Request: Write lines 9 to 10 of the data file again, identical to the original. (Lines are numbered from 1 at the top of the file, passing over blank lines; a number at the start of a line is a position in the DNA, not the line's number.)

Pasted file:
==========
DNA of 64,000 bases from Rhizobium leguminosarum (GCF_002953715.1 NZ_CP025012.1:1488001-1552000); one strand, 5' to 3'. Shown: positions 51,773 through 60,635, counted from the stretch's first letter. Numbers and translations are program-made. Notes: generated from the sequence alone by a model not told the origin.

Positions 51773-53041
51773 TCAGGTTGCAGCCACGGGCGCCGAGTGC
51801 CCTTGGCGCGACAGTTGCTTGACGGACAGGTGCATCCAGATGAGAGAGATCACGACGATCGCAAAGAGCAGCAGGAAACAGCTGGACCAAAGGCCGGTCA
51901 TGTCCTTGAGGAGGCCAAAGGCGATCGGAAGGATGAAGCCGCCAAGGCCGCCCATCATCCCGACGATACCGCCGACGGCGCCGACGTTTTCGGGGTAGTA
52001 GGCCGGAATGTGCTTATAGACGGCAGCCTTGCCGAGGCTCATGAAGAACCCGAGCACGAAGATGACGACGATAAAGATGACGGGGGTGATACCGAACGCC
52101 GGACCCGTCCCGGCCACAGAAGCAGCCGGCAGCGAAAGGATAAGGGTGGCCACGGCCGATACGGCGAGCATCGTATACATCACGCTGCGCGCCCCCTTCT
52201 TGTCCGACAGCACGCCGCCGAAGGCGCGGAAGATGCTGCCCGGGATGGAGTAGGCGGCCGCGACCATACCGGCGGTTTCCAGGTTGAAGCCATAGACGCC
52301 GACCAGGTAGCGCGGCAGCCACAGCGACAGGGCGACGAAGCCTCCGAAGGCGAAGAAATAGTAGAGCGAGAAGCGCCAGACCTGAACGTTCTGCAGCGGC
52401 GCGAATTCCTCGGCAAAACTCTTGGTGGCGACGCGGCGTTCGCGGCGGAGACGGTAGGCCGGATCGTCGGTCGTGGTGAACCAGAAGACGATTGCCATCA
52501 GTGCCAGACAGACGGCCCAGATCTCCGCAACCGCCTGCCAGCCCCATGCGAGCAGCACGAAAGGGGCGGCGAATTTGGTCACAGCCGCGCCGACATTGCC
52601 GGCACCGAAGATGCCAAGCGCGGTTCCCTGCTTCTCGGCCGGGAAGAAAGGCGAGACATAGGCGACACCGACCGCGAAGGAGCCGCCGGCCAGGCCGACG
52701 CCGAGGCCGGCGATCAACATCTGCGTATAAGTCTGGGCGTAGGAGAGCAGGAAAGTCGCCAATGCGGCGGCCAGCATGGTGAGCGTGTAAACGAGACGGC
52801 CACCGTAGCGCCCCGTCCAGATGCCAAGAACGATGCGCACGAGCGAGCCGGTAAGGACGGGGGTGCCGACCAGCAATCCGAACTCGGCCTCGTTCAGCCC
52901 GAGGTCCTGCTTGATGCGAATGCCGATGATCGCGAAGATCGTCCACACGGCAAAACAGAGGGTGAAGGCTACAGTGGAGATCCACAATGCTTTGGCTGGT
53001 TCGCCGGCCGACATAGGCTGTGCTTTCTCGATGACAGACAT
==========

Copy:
52301 GACCAGGTAGCGCGGCAGCCACAGCGACAGGGCGACGAAGCCTCCGAAGGCGAAGAAATAGTAGAGCGAGAAGCGCCAGACCTGAACGTTCTGCAGCGGC
52401 GCGAATTCCTCGGCAAAACTCTTGGTGGCGACGCGGCGTTCGCGGCGGAGACGGTAGGCCGGATCGTCGGTCGTGGTGAACCAGAAGACGATTGCCATCA